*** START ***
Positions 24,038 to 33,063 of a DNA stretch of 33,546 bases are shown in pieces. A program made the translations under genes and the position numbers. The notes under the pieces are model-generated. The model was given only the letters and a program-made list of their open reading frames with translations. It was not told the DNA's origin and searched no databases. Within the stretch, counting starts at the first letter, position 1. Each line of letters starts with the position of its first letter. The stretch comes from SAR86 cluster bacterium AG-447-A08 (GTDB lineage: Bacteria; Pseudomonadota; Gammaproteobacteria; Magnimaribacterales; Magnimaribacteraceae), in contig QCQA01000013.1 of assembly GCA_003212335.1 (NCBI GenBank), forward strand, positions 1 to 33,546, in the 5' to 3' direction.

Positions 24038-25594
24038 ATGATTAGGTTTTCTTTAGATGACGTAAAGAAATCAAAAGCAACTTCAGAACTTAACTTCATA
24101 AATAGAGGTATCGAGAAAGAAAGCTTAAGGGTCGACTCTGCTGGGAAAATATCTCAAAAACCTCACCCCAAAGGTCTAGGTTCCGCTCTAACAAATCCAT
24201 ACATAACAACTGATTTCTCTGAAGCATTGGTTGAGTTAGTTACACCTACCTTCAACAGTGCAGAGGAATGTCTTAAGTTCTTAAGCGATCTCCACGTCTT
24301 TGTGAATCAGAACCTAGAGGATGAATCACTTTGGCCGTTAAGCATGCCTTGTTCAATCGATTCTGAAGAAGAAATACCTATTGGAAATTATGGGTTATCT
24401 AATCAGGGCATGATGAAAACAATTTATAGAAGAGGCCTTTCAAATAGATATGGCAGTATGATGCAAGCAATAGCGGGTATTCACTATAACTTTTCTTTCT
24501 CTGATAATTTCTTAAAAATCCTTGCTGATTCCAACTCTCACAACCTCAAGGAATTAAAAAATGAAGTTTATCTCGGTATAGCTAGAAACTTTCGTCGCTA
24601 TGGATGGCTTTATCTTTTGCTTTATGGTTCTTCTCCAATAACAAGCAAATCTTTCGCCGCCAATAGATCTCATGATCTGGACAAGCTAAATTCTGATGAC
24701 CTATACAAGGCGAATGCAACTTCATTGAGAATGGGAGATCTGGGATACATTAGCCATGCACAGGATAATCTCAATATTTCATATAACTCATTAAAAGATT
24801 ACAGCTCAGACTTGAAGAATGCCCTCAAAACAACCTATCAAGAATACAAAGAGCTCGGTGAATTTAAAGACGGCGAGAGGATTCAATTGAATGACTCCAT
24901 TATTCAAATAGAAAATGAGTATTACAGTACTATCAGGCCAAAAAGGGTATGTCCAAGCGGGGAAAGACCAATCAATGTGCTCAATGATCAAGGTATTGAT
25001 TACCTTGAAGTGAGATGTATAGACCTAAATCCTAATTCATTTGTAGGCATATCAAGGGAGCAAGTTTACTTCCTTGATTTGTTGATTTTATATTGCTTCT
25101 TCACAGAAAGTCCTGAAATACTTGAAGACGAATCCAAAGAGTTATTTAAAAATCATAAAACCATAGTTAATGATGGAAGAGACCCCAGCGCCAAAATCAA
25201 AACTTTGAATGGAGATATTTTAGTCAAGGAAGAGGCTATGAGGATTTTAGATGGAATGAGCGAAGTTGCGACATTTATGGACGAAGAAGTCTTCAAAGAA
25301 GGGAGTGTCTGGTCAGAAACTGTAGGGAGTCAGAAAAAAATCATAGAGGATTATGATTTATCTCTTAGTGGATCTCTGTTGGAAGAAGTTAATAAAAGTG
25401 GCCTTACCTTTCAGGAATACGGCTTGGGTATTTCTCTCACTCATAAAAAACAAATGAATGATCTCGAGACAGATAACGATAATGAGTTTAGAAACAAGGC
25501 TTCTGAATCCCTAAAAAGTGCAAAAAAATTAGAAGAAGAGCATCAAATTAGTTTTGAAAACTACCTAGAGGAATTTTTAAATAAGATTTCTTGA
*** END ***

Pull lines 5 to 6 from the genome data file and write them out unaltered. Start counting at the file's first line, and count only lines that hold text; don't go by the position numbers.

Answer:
24201 ACATAACAACTGATTTCTCTGAAGCATTGGTTGAGTTAGTTACACCTACCTTCAACAGTGCAGAGGAATGTCTTAAGTTCTTAAGCGATCTCCACGTCTT
24301 TGTGAATCAGAACCTAGAGGATGAATCACTTTGGCCGTTAAGCATGCCTTGTTCAATCGATTCTGAAGAAGAAATACCTATTGGAAATTATGGGTTATCT